The point I was trying to get at is that inserting pre-practiced fills and patterns will only get you so far and quickly start to look like a limitation even if you sort of vary it with different combinations on those fills.
Again I'm sorry I disagree, if you learn enough of them and become totally fluent in them whilst you might have learnt say rlrlkk as a fill and practiced that on it's own you may also have learnt rlk as a fill and practiced that on it's own and may also of learnt a paraddidle fill.

If you've learnt them well enough and they're so ingrained you'll find you switch between them mid fill without even thinking about it and open up a massive vocabulary of going from one to the other as you just switch between them without even thinking about it.

Maybe you personally can't do this but don't see it as a limitation on what others can do.

If you only learn the letters act in the alphabet you'll only be able to spell a limited number of words ... one meows ... if you learn the whole alphabet you can use an awful lot more words and mix and match them as you see fit ... drumming is no different ... you may start to spell cat but as you start it you may decide to change it to caterpillar or catery or cateye or cataract half way though but if you haven't learnt the pillar, ery. eye or aract part you can't go there but if you've learnt them well you go go between all of them whenever you want chopping and changing as you please.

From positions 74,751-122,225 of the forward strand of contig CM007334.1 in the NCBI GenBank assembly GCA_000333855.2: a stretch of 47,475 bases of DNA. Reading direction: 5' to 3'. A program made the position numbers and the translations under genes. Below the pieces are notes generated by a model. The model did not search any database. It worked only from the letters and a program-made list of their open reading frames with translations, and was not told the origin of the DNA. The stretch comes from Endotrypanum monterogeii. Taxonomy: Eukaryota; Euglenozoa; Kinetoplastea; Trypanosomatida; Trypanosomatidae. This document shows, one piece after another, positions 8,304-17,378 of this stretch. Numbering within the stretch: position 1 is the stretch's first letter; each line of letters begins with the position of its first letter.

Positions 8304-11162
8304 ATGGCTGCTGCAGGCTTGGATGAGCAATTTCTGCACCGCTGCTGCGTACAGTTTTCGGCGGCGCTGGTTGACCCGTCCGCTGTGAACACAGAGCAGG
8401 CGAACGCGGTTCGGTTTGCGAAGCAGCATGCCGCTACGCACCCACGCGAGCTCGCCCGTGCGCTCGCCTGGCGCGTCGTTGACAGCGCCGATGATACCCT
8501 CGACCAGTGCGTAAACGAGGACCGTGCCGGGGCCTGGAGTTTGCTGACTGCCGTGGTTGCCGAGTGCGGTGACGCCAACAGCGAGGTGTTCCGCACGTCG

The more you pre-practice fills / patterns the more fluently you'll be able to play them but also switch from one to another half way through as in reality nobody sits there and plays though a song with totally unique fills / rhythms they've never done before in their entire life ... just not realistic.
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Old 02-24-2018, 12:21 AM
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Dr_Watso Dr_Watso is offline
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Default Re: Improvising fills